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Sometimes live action visuals – movies, photos and such – can get in the way of telling a truly real story. Instead graphic novels are far better at going really deep without turning the audience away, because it can mix the awful with surrealism and humour. It is hard to think of a more harrowing yet insightful look at the Nazi genocide than through Art Spiegelman’s Maus. Joe Stacco’s Footnotes in Gaza is an unforgettable look at the long-lasting Israel/Palestine conflict. And Marjane Satrapi’s Persepolis is an interesting and funny – yet also bleak – personal account about the changes in Iran.

Persepolis is Satrapi’s account of her childhood growing up in the Shah’s Iran of the Seventies, his overthrow at the cusp of the Eighties, the war against Iraq – the longest-lasting conflict of the 20th century – and the rise of a religious autocracy. Using a distinct visual style and drum-steady storytelling, the movie is not a satire or even really a statement. Satrapi’s feelings are clear, since we are seeing it from her perspective. But the movie still creates context through its other characters. The revolution and war shape her life, but they are in the background. At its heart Persepolis is the story about a person coming of age at a very complicated time. It’s a story about people.

The experience plays off mostly in black-and-white as an adult Marjane reminisces about her past. Persepolis’ minimalist visual style mimics the graphic novels and was chosen so the movie’s world doesn’t feel explicitly Iranian. Instead they tell a universal story: that what happened to Iran could happen to any place. Certainly echoes of Persepolis could be felt throughout the Arab spring and subsequent social upheavals that continue to rock the Middle East, Levant and Arab peninsula today.

Yet this is not a history lesson. The history is a big part of it – we learn about the Shah who, despite modernising his country, was a brutal tyrant. The rise of Islamism and its effects on Iran’s liberal classes is clearly shown. The impact of Iraq’s invasion of Iran is also laid bare. But as mentioned, they are really background players.

It’s Marjane’s story: her childhood, the influence of her parents, uncle and grandmother. Her love for Western fashion and music (particularly Iron Maiden), buying contraband in an increasingly oppressive state and arguing with religious zealots. How she eventually leaves Iran and spends several interesting but increasingly miserable years in Europe – frequently moving, enduring the cold edge of society, but also making friends and discovering the world.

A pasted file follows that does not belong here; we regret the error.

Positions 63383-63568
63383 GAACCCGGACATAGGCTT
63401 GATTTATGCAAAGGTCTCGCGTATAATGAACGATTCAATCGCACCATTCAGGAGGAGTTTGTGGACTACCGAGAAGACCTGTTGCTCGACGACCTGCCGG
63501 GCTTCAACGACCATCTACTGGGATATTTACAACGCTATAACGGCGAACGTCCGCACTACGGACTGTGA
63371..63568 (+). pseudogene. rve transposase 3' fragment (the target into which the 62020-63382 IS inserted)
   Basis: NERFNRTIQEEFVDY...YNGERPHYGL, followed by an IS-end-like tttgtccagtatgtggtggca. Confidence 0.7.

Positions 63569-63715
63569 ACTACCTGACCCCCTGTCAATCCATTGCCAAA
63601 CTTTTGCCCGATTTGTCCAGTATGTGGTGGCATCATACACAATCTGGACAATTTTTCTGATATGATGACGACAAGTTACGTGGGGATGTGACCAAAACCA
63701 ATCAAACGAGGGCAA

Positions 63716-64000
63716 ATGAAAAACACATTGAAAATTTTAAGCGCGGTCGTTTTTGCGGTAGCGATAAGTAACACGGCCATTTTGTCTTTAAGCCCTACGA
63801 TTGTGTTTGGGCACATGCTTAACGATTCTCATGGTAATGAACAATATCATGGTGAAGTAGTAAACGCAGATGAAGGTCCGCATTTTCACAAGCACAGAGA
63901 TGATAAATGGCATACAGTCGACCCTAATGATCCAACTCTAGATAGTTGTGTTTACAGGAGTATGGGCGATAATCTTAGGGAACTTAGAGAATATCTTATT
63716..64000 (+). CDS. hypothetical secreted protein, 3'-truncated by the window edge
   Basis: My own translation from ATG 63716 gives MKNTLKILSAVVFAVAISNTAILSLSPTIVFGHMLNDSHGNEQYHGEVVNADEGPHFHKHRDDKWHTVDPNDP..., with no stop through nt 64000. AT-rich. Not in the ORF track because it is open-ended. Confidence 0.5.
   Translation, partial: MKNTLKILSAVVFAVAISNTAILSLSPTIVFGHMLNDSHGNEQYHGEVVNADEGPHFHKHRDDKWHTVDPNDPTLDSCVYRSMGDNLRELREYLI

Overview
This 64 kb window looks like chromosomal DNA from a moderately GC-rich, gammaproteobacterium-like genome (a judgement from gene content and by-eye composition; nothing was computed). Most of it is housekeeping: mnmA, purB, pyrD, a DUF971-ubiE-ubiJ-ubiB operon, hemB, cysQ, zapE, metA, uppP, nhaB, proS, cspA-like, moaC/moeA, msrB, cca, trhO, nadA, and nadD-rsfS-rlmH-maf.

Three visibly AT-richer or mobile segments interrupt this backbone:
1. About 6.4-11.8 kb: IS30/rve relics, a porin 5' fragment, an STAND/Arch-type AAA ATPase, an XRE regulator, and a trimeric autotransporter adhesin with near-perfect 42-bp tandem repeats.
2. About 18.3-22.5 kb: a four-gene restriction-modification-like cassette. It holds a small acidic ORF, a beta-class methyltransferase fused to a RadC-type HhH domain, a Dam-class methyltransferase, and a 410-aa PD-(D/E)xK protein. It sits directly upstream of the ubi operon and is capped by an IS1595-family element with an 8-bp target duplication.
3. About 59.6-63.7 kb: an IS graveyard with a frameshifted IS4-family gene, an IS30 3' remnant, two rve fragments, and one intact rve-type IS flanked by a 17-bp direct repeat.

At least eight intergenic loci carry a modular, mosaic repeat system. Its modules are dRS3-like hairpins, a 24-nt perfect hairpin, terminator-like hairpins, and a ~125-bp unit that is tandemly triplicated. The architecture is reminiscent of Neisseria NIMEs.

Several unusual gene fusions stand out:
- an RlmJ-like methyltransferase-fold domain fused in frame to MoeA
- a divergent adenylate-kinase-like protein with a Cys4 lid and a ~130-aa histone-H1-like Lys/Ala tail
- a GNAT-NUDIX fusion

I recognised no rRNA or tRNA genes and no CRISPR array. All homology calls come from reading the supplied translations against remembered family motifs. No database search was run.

Persepolis is a bold experiment: it runs with an unconventional character from an unconventional place, using art that shuns the mainstream. It could have easily become a bunch of pretentious nonsense. But it has real charm, good laughs and understands brevity – a lot happens in the ninety or so minutes of its run. Now if only more biographical graphic novels would be adapted… I’ll even settle for The Cartoon History of the Universe.

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Persepolis was based on the autobiographical graphic novels created by Marjane Satrapi and published in 2000. She would go on to co-write and direct the animated feature with Vincent Paronnaud. In 2009 an extra section called Persepolis 2.0 was published online, updating new developments such as the 2009 Iranian elections.


The original movie is in French, but several audio versions were produced, including languages such as English and Iranian. The actors who voiced the main character and her mother in the original also voiced the English-language version to critical acclaim.


Persepolis is not a religious, political or ideological film, but all three elements invariable surface because of the main character’s interesting life. But these elements remain oblique enough that the story remains universal.


Not surprisingly the Iranian government has not been friendly towards Persepolis. It unsuccessfully petitioned the French to exclude it from the Cannes Film Festival, but did manage to convince Thailand not to air it at the Bangkok International Film Festival. The movie has also sparked protests in Tunisia and was initially banned in Lebanon until a public outcry there reversed the decision. But it also got heaps of praise and was widely regarded by critics as one of the best films of 2007. Persepolis won and was nominated for numerous prizes, including an Academy Award nom for Best Animation (losing to Ratatouille).


 Cinophile is a weekly feature showcasing films that are strange, brilliant, bizarre and explains why we love the movies.

Last Updated: April 20, 2015

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